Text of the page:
As a consequence it is intended the .sport TLD will truly be led by the Sports world and developed around the values, culture and principles of Sport.

Brands Owners Expected To Defy US-Based Trade Associations And Apply For TLDs

ICANN is to begin accepting applications for new generic Top Level Domains from tomorrow (12 January) with indications being that there will be somewhere between 1000 and 1500 applications during the three month application window.Defying attempts by largely US-based advertising and marketing organisations such as the Association of National Advertisers to stop or delay the programme, both Melbourne IT and ARI Registry Services (formerly AusRegistry International) have said they expect around two-thirds of applications to be from brand names.”Big brands from around the world have already engaged with Melbourne IT Digital Brand Services to help them apply for more than 100 new TLDs,” said Theo Hnarakis, Melbourne IT CEO and Managing Director.”Big name companies in the financial sector, plus the retail and consumer goods industries have shown the most interest in applying so far, and roughly a quarter of the companies we are assisting are members of the Fortune Global 500. Applicants working with Melbourne IT also include members of the U.S. Association of National Advertisers. We expect more brands to follow now the application window has opened and the program’s final application deadline of April 12 looms nearer,” Hnarakis said.Entrepreneurs seeking to profit from generic terms like .shop or .hotel are expected to make up around 30 per cent of applications while the remaining ten per cent will come from governments and other groups wanting to represent their city or region online with a geographic TLD like .sydney, .paris or .tokyo.”Analysis of more than 400 clients we’ve engaged with globally over the past year shows technology and finance companies in Asia Pacific and the US lead the pack,” said Adrian Kinderis, CEO of ARI Registry Services.Strongest interest has come from businesses in the Asia Pacific region (52%), followed by the United States (29%), Europe (10%), Middle East (7%) and Africa (2%).”The first round of new domains will be dominated by technology brands (20%), as the IT industry recognises the huge opportunity to innovate. This will be closely followed by banks and other financial service providers (11%) who are jumping at the opportunity for the increased online security and trust that comes with a .brand domain,” Kinderis said.Demand for new TLDs is likely to driven in part due to the difficulty in obtaining desirable domain names for new businesses and brands.”It takes about an average of 50 attempts until you actually secure a domain name that might exist because so many of them have already been registered,” Hnarakis told Sky News.”Now’s the perfect time for brands to consider a new Top-Level Domain as part of their long-term digital marketing strategy,” said Kinderis.Speculating on the results, Kinderis said the attractive sales and marketing benefits of new TLDs has likely appealed to the IT, finance and retail industries as a way to differentiate themselves -especially important in light of the economic downturn.”A .brand new Top-Level Domain will deliver improved trust, leadership, customer engagement and message recall by providing a direct connection between the customer and the brand experience online. The rapid growth of e-commerce and online retail also complements the move to a .brand domain name. For example, in the near future we may see short, relevant and memorable domain names such as iphone.apple, creditcards, .hsbc and shoes.nike.”However, both Kinderis and Hnarakis warn that potential applicants need to act quickly if they want to reap these benefits as it is unlikely there will be another round of applications for at least two or three years.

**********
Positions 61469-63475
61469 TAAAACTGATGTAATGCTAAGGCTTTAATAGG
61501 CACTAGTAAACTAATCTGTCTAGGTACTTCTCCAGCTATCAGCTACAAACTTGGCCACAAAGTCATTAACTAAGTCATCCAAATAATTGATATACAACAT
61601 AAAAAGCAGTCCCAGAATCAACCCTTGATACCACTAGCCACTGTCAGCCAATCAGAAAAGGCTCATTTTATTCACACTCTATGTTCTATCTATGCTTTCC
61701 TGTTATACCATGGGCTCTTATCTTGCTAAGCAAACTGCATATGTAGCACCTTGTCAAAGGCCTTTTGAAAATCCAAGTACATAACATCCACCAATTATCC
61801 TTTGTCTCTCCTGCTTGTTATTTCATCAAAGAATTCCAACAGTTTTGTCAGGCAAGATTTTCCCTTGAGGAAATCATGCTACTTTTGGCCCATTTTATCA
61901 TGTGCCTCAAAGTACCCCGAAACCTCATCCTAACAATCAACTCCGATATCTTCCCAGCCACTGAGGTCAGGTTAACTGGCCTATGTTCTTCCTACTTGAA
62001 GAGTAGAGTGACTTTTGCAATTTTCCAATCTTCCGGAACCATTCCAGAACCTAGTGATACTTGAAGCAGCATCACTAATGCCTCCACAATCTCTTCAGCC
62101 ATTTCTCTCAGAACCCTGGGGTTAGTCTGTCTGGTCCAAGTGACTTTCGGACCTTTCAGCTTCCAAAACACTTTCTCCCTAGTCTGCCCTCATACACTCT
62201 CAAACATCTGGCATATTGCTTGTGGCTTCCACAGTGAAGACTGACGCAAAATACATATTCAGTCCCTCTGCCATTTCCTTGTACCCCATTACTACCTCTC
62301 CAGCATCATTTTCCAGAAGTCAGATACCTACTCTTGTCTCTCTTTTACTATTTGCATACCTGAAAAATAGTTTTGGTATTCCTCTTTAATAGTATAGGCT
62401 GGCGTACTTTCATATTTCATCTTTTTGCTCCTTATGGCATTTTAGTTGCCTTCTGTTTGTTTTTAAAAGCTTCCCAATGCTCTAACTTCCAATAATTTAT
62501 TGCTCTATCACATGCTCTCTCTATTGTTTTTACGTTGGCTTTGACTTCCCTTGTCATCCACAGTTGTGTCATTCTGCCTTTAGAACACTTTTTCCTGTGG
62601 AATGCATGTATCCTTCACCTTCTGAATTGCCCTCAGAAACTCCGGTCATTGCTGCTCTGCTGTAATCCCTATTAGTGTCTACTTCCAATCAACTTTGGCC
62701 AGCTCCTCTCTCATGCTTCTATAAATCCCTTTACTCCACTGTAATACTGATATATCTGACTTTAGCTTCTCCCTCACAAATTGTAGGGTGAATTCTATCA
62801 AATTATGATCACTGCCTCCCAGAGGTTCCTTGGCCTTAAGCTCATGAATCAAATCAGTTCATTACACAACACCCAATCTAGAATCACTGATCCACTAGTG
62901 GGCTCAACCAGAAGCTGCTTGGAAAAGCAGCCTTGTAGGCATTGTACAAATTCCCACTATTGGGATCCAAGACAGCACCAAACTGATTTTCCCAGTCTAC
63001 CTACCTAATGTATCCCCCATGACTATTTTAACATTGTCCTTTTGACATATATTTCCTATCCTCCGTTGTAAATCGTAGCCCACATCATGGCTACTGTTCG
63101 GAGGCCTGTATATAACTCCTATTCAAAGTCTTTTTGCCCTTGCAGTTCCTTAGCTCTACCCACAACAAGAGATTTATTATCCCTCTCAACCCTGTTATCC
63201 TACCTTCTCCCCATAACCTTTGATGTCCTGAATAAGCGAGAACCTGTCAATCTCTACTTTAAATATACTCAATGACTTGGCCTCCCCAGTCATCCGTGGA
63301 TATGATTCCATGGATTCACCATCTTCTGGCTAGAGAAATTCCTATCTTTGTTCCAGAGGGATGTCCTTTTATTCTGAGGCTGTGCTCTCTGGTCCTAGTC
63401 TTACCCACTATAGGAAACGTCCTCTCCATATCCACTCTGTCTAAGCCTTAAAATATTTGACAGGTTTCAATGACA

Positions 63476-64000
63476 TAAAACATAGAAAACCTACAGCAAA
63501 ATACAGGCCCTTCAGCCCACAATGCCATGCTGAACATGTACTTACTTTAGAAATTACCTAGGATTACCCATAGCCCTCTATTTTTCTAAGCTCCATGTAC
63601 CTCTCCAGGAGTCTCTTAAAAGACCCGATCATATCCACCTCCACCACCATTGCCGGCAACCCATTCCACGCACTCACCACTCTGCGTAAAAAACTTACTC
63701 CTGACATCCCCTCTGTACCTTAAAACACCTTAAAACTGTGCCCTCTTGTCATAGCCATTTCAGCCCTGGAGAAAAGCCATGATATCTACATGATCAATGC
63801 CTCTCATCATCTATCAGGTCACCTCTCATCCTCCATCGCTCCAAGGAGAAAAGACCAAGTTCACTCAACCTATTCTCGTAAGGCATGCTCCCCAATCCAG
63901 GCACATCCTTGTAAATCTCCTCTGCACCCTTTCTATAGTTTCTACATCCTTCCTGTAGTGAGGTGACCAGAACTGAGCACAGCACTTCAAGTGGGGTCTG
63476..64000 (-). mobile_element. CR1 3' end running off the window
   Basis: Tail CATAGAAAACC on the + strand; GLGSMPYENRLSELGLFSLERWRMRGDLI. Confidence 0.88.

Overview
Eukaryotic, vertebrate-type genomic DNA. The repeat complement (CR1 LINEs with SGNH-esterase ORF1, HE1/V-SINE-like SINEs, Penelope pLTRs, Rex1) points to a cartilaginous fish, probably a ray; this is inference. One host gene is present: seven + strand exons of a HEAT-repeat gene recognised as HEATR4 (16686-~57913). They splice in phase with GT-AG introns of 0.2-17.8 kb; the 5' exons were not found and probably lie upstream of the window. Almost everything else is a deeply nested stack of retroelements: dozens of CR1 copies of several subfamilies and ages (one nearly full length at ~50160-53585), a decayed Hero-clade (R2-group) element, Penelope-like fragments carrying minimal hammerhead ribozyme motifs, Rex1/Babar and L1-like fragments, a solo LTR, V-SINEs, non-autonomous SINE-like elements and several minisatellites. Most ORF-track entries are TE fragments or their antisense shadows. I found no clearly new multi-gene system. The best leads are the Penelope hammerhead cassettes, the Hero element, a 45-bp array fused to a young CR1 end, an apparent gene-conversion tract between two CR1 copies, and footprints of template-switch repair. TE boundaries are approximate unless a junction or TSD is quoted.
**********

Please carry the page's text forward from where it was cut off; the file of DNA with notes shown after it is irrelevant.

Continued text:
ICANN Community to Meet and Greet in Washington, D.C., January 10

ICANN logoAs a member of the ICANN community, you are invited to attend an informal “meet and greet” with ICANN President and CEO Rod Beckstrom in Washington, D.C. Mr. Beckstrom will be in town as part of ICANN’s ongoing efforts to promote awareness of the launch of the January 12 open application process for new generic Top-Level Domains (gTLDs).

We hope you can join us to connect with colleagues across the Internet community and discuss the next exciting evolution of the internet.

WHAT: Meet and Greet with ICANN CEO Rod Beckstrom
Tuesday, January 10, 2012
6:00 – 8:00 p.m.
The Atrium Room, Old Ebbitt Grill (cash bar)
675 15th Street, NW
Washington, D.C. 20005

This ICANN announcement was sourced from:

Join ICANN for a Discussion on the Next Big .thing New Top-Level Domains and the Expanding Global Internet

ICANN logoAbout This Event

On January 12th, ICANN will open a process that could trigger a dramatic expansion of the Internet and launch a new era of online innovation.

We are familiar with .com, .org, .net, among the roughly two dozen generic top-level domains currently occupying the Internet’s addressing system. Hundreds, possibly thousands of new gTLDs, could be moving in within a year.

The program is not without risks and not for everyone. Understanding the marketing opportunities, the application process, and the program’s built-in trademark protections is important even if a new gTLD is not for you.

Join ICANN for an informational panel discussion that will focus on:

  • The post-application launch timeline and process
  • Potential marketing opportunities
  • Trademark Protections & Dispute Resolution

The panelist also will take questions from the audience.

Panel Discussion Details

Moderator: Naseem Javed, ABC Namebank


  • Rod Beckstrom, President and CEO, ICANN
  • Roland LaPlante, Senior VP and CMO, Affilias
  • Kristina Rosette, Special Counsel, Covington & Burling

Event Details

Date: Wednesday, Jan. 11

Time: 9 am – 10:30am

Place: Newseum
Knight Conference Center, Rms 705/706
555 Pennsylvania Avenue NW
Washington DC 20001

RSVP: andrew.robertson@edelman.com

Phone Number: 888/NEWSEUM (888/639-7386)

Directions:  http://www.newseum.org/plan-your-visit/directions/index.html


To reach another person on the Internet, you have to type an address into your computer – a name or a number. That address has to be unique so computers know where to find each other. ICANN coordinates these unique identifiers across the world. Without that coordination, we wouldn’t have one global Internet.

ICANN was formed in 1998. It is a not-for-profit public-benefit corporation with participants from all over the world dedicated to keeping the Internet secure, stable and interoperable. It promotes competition and develops policy on the Internet’s unique identifiers.

ICANN doesn’t control content on the Internet. It cannot stop spam and it doesn’t deal with access to the Internet. But through its coordination role of the Internet’s naming system, it does have an important impact on the expansion and evolution of the Internet.

This ICANN announcement was sourced from: